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The 7 Essential Elements of Leading Yourself

Thu, August 16th, 2012

Everyone thinks of changing the world, but no one thinks of changing himself
-Leo Tolstoy

Failure to Lead Self

    Most of the corruption and disruption in corporations is the result of leaders’ failure to lead themselves. Most leaders have a high drive for ambition and a low drive for mediocrity. They are usually fast paced and task oriented. Most of the time they have a need to be right, and in fact, concerning their company, they usually are right.

Like Alexander the Great in ancient times, they want to conquer their own known world. And like Alexander, they often fail to conquer themselves. Alexander established an empire that stretched from Greece to India and spread the Greek culture throughout the known world at that time. Yet, he could not control himself and his excess; his sexual appetite, explosive temper, increased paranoia, and mad drinking. His comprehensive power became quickly corrupted. His psychological state was characterized with delusions of grandeur as he sought to be worshipped as a living god.

The Seven Essential Elements of Leading Yourself

So how do you lead yourself? It requires a willingness to practice these seven essential elements:

Ask Yourself Questions

  • What gifts have I received from others today?
  • What gifts have I given to others today?
  • What did I say or do that caused unnecessary pain for others?
  • How did I serve others? In joy and peace or anger and worry?

Leading yourself starts with your willingness to ask questions about how you think, feel, do and say.


Be Silent

Most people are not really interested in honest feedback. Many times they are asking for feedback in order to receive affirmation. When they are surprised at the feedback, they tend to rationalize the responses, justify their actions, and even get angry at the comments. People around them learn not to provide accurate feedback.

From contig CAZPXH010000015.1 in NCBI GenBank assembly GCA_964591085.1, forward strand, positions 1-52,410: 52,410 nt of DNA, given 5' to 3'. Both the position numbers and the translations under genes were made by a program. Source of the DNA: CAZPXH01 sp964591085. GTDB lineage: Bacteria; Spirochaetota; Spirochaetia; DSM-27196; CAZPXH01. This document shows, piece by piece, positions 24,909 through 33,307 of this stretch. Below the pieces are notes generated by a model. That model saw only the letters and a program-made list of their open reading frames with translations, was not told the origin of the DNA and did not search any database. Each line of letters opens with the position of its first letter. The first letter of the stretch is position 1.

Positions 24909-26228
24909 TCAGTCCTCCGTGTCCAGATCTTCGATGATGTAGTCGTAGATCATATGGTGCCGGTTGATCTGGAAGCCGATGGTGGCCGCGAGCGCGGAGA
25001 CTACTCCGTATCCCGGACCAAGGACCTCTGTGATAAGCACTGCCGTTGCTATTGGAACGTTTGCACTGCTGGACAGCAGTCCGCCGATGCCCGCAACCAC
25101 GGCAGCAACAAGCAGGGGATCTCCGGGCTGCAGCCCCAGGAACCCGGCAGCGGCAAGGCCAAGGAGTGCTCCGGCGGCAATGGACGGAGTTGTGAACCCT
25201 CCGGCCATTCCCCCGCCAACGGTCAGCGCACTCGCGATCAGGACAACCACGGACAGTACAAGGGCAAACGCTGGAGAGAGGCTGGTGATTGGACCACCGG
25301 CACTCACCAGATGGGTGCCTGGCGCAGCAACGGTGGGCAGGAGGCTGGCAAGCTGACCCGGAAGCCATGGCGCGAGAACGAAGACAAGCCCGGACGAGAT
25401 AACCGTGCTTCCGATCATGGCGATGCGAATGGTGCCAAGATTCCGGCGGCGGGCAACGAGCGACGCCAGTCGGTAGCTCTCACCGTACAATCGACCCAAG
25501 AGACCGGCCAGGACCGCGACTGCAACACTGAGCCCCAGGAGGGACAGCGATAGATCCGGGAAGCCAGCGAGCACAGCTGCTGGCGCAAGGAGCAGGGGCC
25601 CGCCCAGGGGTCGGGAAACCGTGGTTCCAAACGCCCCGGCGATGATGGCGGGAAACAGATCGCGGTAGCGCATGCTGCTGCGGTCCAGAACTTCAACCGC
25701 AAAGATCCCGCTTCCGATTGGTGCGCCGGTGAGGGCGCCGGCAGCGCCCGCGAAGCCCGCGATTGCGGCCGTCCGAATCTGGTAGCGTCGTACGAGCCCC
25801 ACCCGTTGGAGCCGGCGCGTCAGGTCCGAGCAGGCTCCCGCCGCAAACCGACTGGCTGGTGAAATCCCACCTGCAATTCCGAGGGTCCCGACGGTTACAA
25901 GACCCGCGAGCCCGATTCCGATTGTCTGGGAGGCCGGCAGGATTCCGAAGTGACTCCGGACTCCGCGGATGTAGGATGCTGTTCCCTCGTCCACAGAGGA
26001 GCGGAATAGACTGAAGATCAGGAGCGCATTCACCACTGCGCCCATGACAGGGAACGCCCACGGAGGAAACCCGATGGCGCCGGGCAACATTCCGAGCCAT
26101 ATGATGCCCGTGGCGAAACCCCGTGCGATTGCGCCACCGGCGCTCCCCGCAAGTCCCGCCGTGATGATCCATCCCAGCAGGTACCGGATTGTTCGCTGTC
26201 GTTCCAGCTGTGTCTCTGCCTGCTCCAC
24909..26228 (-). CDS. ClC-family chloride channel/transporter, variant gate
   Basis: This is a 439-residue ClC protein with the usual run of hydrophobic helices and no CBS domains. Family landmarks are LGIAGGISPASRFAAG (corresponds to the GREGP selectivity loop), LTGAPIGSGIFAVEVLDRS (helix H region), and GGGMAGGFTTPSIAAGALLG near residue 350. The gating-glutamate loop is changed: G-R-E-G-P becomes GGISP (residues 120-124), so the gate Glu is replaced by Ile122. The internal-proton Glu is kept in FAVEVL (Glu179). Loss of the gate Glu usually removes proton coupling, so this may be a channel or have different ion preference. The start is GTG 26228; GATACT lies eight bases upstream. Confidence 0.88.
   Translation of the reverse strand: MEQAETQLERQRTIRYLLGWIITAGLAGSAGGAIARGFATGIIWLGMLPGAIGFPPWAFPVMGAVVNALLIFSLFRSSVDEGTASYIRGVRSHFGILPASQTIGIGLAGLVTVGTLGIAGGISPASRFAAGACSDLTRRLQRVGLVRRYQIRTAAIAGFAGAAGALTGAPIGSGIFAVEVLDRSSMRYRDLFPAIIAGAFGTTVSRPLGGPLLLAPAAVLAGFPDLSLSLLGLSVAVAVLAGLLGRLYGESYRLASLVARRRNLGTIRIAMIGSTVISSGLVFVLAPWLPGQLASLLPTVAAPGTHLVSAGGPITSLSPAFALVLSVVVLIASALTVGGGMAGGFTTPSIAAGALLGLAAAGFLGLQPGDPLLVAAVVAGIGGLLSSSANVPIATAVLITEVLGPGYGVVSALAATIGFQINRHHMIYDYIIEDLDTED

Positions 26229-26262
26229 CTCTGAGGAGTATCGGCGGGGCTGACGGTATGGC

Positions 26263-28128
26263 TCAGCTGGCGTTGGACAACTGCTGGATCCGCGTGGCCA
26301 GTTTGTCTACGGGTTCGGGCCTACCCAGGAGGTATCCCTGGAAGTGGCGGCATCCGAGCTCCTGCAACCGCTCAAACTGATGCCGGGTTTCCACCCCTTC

Start with silence and listen to understand so that others will be encouraged to share with you. The silence must continue inside your head as well. Suspend judgment and listen. The silence must not only come from your lips and inner voice but also from your body language. You share meaning in your body language. If your voice is silent, but your facial gestures or hand movements indicate disapproval, you are not going to get honest feedback in the future.

What parts of your day include silence and reflection?

 

Be Vulnerable

Vulnerability is the willingness to be out in the open as a human leader. That vulnerability brings transparency, genuineness, and authenticity to the life principles you hold dear. Only through the journey of self-discovery can you maximize your strengths and minimize your weakness as a leader. You can only lead others as far as you are willing to go.

 

Hear from the Community

Power in the hands of any imperfect human being ultimately will be self-destructive without accountability. Leaders have the uncanny ability to receive revelations that provide special insights concerning a problem or a special vision to go forward. However, the trusted community can provide you with the right interpretation of that revelation.